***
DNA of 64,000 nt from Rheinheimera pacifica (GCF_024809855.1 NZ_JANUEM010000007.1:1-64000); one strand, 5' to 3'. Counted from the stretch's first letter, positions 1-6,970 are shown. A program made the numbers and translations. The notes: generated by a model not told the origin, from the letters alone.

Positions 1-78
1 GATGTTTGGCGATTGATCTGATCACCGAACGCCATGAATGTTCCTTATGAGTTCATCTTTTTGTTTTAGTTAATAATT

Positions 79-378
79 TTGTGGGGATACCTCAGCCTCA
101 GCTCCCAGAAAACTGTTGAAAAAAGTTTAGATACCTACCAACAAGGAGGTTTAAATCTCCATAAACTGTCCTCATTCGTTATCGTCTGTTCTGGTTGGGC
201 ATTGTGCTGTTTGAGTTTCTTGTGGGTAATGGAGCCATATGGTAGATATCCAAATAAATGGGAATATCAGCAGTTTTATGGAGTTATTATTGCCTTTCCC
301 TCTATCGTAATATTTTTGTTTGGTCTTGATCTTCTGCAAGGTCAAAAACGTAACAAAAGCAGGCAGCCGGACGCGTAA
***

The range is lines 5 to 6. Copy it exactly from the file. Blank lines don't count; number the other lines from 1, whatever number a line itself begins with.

79 TTGTGGGGATACCTCAGCCTCA
101 GCTCCCAGAAAACTGTTGAAAAAAGTTTAGATACCTACCAACAAGGAGGTTTAAATCTCCATAAACTGTCCTCATTCGTTATCGTCTGTTCTGGTTGGGC